Stack Exchange Network

Stack Exchange network consists of 175 Q&A communities including Stack Overflow, the largest, most trusted online community for developers to learn, share their knowledge, and build their careers.

Visit Stack Exchange

Questions tagged [parts-of-speech]

The tag has no usage guidance.

1
vote
1answer
21 views

Is there a specific term to refer to a word associated with specific part of speech?

I'm looking for a term I can use to refer to words tagged with a specific part of speech. Let's say the word run may be used as a verb and as a noun. So, run (n) and run (v) are ... of word run. Is ...
0
votes
0answers
28 views

What parts of speech are “for reserving” and “a court” in this sentence?

In this sentence, "Thanks for reserving a court", what parts of speech are "for reserving" and "a court", respectively? Been racking my brain & can't figure it out.
3
votes
1answer
236 views

A few miles into the town — verbless clause, or adverbial phrase?

A few miles into the town, I saw a beautiful building that was now abandoned. I don't know if "a few miles into the town" is a verbless clause like this (Being) a few miles into the town, I saw a ...
1
vote
2answers
414 views

What is the classification of the words such as “group of”, “bundle of”, “number of” and also the right form of verb after using this words?

First example: A bundle of roses is the most beautiful thing one can have in the morning. A bundle of roses are the most beautiful thing ... Second example: The number of books are ...
0
votes
0answers
17 views

Marked - adjective vs. verb

In the sentence, "She took a hair from the box that was marked "Big Hex"." is marked a verb or adjective? And can you explain why?
0
votes
0answers
23 views

What is the proper past and present tense of using shrink wrap and why?

I'm an esl person and am wondering what the best phrasing of this 'shrink-wrap' word is. past tense: I shrink-wrapped the food. I shrunk-wrapped the food. I shrunk shrink-wrap around the food. I ...
0
votes
1answer
111 views

How do you determine if a pre-modifying past participle is a verb or an adjective?

How do you determine if a past participle--when used as a pre-modifier of a noun--is a verb or an adjective? For example: a. I saw a broken vase. b. I saw a murdered man. I think broken in a....
3
votes
1answer
78 views

Category of the First Term in the Partitive Construction

Are the words in bold type in the following sentences determiners? One of the books was written by X I want two of those 8 percent of the population has X I ate some of that cake In a treatise ...
3
votes
1answer
271 views

Like as a preposition and prepositional phrase sub categorization rules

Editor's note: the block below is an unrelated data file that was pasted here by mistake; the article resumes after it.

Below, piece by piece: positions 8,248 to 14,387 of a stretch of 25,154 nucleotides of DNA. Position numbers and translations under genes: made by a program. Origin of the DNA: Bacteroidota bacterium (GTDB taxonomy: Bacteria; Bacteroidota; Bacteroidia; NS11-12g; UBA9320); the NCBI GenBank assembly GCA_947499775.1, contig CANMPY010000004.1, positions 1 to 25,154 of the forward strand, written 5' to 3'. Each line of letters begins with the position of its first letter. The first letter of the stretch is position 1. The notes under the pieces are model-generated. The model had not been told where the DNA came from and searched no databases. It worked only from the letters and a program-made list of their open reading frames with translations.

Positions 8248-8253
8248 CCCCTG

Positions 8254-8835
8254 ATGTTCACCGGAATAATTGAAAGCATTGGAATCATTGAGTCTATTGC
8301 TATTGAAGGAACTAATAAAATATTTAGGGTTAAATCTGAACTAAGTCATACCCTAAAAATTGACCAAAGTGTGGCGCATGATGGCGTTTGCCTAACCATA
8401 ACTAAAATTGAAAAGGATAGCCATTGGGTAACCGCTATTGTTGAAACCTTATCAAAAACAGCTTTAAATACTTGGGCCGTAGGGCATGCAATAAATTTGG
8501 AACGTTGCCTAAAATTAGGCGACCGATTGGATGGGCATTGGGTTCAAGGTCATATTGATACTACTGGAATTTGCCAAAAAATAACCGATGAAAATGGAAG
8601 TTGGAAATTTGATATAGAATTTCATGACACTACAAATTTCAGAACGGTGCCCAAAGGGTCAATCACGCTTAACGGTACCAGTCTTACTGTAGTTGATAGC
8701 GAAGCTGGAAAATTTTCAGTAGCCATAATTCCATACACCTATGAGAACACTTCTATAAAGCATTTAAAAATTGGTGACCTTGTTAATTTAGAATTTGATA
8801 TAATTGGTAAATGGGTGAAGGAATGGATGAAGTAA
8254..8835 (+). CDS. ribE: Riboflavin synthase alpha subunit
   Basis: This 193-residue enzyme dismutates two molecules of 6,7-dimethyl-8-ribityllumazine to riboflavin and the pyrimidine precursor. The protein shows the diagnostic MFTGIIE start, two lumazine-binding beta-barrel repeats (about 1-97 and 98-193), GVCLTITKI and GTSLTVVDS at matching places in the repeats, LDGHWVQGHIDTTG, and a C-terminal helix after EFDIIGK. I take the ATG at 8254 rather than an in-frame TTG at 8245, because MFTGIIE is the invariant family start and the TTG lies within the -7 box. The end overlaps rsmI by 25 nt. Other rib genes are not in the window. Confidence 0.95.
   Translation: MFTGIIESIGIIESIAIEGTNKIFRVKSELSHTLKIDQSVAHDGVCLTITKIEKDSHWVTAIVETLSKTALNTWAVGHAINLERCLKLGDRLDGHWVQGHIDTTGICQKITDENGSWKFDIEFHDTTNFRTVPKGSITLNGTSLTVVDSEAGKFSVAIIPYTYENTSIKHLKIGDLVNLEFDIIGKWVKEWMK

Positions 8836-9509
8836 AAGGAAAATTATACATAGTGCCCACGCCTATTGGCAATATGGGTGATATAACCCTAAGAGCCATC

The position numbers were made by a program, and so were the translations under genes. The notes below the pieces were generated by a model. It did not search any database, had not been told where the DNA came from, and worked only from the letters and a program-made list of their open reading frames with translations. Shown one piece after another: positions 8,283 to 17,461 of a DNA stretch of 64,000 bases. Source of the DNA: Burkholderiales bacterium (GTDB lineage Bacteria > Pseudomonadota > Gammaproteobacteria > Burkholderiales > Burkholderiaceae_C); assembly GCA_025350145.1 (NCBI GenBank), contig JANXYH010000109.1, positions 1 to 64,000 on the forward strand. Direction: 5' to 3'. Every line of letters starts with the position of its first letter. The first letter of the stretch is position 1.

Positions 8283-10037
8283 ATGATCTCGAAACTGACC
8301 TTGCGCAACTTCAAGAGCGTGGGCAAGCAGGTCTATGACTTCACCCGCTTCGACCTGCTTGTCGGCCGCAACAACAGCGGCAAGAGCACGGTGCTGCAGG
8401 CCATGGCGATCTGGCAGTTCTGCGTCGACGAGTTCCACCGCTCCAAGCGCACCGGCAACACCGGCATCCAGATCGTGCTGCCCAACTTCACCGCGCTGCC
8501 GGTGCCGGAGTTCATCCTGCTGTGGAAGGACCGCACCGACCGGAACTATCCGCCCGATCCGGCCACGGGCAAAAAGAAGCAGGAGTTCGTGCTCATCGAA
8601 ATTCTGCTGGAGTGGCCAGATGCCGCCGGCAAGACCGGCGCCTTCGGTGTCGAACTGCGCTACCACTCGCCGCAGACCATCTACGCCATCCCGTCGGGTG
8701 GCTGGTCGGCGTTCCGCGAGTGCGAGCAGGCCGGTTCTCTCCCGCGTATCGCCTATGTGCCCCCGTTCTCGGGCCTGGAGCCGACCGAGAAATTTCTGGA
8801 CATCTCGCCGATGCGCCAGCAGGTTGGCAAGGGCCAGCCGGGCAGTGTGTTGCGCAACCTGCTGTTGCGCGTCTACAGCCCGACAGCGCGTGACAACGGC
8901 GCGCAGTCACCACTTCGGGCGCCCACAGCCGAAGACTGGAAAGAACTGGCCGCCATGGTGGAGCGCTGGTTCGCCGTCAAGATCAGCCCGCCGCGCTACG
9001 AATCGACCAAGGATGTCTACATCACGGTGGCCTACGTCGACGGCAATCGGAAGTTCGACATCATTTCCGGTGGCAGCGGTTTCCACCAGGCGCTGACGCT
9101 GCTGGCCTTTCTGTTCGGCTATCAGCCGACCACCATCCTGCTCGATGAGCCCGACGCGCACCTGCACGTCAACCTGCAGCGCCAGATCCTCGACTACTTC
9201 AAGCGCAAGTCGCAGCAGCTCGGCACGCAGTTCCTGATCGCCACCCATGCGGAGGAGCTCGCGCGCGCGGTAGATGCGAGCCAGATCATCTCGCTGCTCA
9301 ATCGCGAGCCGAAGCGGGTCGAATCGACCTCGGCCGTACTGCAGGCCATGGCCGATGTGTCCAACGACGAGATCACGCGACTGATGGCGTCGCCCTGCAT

I'm trying to figure out how the sentence "My hands are shaking like crazy," breaks down into lexical categories. I know "like" can function as a preposition, meaning "similar to", but I'm not sure if ...
0
votes
1answer
26 views

How to identify a phrasal verb + object from a verb + prepositional phrase

In sentences with the combination “verb + preposition + noun phrase” is there a procedure to identify whether it is a phrasal verb + object or a verb + prepositional phrase? or does it solely depend ...
0
votes
1answer
19 views

Adverb or something “else”?

What exactly is the functionality of else (as in "something else")? Does it always modify an action? Does it also sometimes qualify a noun? Most common dictionaries seem content with defining ...
5
votes
5answers
975 views

What is the gram­mat­i­cal term for “‑ed” words like these?

In English we say things like: a cal­i­brated de­vice a dis­trib­uted prod­uct a founded com­pany a de­stroyed house Those ‑ed words there all sig­nify that some verb (here re­spec­tively cal­i­...
-1
votes
0answers
13 views

What is a quote in terms of parts of speach?

What role does a quote play in sentence? what part of speech applies to it? Can it be the direct or indirect object? For example: 1) "The baby said 'mama'" 2) "He called them 'bad people'"
2
votes
2answers
7k views

The difference between “parts of speech”, “word classes”, “word categories”?

As a foreign language speaker, I find it hard to distinguish these terms. I've searched on the net; on wikipedia, on grammar.about.com, and some other pages, yet still having difficulties. One just ...
2
votes
1answer
48 views

How would pretty be classified in this sentence [duplicate]

The sentence is "You look pretty tonight". I believe that pretty would be an adjective as it's referring to "You". However in the sentence "You look pretty gorgeous tonight" I believe that pretty ...
2
votes
1answer
57 views

Words with multiple parts of speech